The disenfranchisement of the Black community has left a visible trail from slavery to the modern day. Activists throughout history have done the incredible work of dismantling some of the institutions which sought to categorize Black people as subhuman and unworthy of equality. Despite these efforts, however, Black people remain in the lowest quartiles of income, education, and insurance coverage, reflecting the legacy of these historical institutions and manifestations of present-day racism.
The reality of racism is not just a social issue: it is a public health issue. Despite living in a country that claims to promote equality and justice for all, the health of Black Americans has been consistently undermined by systems that question their humanity. These health disparities are not conjecture, but rather are supported by years of research on how the health outcomes of African Americans differ from the rest of the population. For example, African Americans comprise 13% of the population but account for nearly half (48%) of individuals diagnosed with HIV/AIDS in the United States. African-American women are 40% more likely to die from breast cancer than white women. African Americans are 33% more likely to die from cardiovascular disease compared to the general U.S. population. African-American children are twice as likely to die as infants than white children. Policies like residential segregation continue to expose Black people to poor living conditions that can cause or further exacerbate health issues like asthma or cystic fibrosis. Furthermore, the enactment of discriminatory legislation and enforcement practices has allowed for the mass incarceration of communities of color, ushering them into a system that largely ignores or neglects their medical needs.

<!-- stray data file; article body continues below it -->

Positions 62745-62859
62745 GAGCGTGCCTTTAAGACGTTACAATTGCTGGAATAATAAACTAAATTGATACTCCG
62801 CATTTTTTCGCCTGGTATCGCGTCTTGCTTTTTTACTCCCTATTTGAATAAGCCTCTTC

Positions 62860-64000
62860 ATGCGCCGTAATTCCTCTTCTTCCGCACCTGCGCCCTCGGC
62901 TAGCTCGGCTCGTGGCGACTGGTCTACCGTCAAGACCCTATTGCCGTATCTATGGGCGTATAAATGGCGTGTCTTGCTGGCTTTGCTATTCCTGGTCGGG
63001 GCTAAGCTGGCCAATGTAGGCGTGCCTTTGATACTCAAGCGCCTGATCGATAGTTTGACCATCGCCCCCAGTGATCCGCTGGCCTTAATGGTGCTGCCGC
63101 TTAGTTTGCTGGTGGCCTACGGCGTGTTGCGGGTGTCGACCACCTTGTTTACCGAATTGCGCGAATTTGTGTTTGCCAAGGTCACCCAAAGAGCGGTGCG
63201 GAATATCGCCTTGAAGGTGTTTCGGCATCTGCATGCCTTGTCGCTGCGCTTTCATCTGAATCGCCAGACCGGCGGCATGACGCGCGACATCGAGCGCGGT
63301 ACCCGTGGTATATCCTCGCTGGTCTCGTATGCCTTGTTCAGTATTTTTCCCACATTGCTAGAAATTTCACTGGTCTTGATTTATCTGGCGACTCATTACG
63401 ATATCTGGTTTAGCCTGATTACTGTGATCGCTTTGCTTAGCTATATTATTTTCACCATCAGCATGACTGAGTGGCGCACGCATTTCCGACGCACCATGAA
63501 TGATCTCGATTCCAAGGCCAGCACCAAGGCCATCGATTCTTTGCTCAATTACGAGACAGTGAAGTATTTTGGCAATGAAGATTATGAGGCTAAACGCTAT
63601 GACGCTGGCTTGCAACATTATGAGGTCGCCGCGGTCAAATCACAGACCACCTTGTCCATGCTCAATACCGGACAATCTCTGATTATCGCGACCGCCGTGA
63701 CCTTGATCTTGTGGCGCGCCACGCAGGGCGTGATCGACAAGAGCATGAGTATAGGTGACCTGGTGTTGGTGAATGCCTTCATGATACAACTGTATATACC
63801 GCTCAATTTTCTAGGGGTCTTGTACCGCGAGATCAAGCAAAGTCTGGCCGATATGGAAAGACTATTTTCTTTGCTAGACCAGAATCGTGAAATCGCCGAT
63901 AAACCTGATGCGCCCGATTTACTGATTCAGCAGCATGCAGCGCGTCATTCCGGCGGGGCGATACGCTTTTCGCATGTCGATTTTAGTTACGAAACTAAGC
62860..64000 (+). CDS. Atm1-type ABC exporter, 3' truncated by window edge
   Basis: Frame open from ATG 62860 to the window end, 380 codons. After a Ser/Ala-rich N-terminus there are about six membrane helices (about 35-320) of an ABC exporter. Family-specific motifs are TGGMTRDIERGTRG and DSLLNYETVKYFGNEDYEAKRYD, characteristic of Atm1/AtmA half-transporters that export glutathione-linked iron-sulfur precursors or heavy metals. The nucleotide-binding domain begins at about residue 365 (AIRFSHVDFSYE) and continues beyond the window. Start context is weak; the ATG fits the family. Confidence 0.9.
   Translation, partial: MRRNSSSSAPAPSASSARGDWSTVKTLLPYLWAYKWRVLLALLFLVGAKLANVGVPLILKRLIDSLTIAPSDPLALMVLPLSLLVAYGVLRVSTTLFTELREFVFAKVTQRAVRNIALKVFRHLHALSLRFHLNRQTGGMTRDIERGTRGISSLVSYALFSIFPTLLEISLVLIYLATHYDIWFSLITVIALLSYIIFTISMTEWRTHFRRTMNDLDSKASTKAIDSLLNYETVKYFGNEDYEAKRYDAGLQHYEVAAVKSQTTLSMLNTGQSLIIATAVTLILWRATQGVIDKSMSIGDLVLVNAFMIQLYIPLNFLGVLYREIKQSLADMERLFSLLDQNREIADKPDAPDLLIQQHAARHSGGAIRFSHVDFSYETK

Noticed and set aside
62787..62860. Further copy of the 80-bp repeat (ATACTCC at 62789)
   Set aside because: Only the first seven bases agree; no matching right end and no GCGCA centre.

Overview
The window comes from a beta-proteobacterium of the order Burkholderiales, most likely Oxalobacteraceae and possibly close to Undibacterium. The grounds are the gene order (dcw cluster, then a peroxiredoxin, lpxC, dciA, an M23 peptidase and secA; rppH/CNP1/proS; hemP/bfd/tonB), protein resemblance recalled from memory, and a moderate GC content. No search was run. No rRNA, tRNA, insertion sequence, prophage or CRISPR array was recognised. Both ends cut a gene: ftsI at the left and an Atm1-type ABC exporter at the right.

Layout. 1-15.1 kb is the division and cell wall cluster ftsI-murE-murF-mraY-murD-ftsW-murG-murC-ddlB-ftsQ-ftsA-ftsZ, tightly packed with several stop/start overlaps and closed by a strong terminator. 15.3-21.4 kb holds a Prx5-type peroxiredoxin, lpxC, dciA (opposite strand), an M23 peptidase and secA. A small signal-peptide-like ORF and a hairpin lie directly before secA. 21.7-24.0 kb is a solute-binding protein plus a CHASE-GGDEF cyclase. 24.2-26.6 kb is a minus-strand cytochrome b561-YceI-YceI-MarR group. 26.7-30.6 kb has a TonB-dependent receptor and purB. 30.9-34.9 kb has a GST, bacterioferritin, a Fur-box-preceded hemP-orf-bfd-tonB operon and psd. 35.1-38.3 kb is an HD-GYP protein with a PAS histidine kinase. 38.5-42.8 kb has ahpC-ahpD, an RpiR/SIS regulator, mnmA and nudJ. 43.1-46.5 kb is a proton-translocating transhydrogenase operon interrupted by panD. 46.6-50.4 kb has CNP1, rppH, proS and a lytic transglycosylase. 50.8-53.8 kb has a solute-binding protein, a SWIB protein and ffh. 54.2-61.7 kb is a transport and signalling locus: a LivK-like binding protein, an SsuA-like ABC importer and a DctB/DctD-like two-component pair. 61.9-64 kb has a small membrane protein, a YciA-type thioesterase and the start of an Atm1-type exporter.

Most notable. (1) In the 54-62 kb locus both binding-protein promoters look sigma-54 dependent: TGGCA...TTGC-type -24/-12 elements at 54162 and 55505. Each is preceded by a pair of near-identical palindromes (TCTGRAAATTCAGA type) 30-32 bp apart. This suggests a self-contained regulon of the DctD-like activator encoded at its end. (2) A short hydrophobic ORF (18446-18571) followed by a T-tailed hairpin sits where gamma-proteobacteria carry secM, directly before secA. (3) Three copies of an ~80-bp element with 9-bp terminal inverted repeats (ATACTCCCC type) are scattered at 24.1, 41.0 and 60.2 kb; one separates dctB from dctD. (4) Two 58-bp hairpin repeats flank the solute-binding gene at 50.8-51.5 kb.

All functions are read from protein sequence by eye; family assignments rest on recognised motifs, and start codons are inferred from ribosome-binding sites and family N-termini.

A true commitment to improving the health of Black communities requires change across sectors. It is not enough to simply improve the quality of medical care if patients still struggle to get insurance coverage or continue to live in sub-par housing that only worsens their illnesses. Without a multi-faceted approach, these inequalities will remain structurally ingrained, reproduced generation after generation. We encourage people from all fields to think critically about how they can work to better the health of Black communities.
This conference will examine a variety of issues that shape our health system and contribute to the existing disparities. We will explore the relationship between Black and medical communities, especially how the history of medical experimentation on Black Americans is reflected in the medical practice today. We will discuss how the current prison system, especially the rise of for-profit prisons, has negatively impacted the health of the overwhelming number of Black individuals incarcerated and their families. We will look at how mental health has been oft-neglected in Black communities and the importance of taking care of one’s body and mind. No matter what the topic—whether it is reproductive rights, policy work or any of the other topics we have planned—we want to discuss the historical roots of the existing systemic inequalities and ways to bring about change. The goal is for our attendees to not only become better educated, but also to leave the conference with a better understanding of what they can do, small- or large-scale, to reduce the health disparities that exist.
Our conference will bring together the worlds of the academic and the organizer, the businessman and the advocate, to produce individuals who can work towards positive change in the health outcomes of Black communities regardless of their field. We are organizing this event because we know Black Health Matters. Join us if you do too.
Tania Fabo & Sarah Gutema
Co-Directors of the Black Health Matters Conference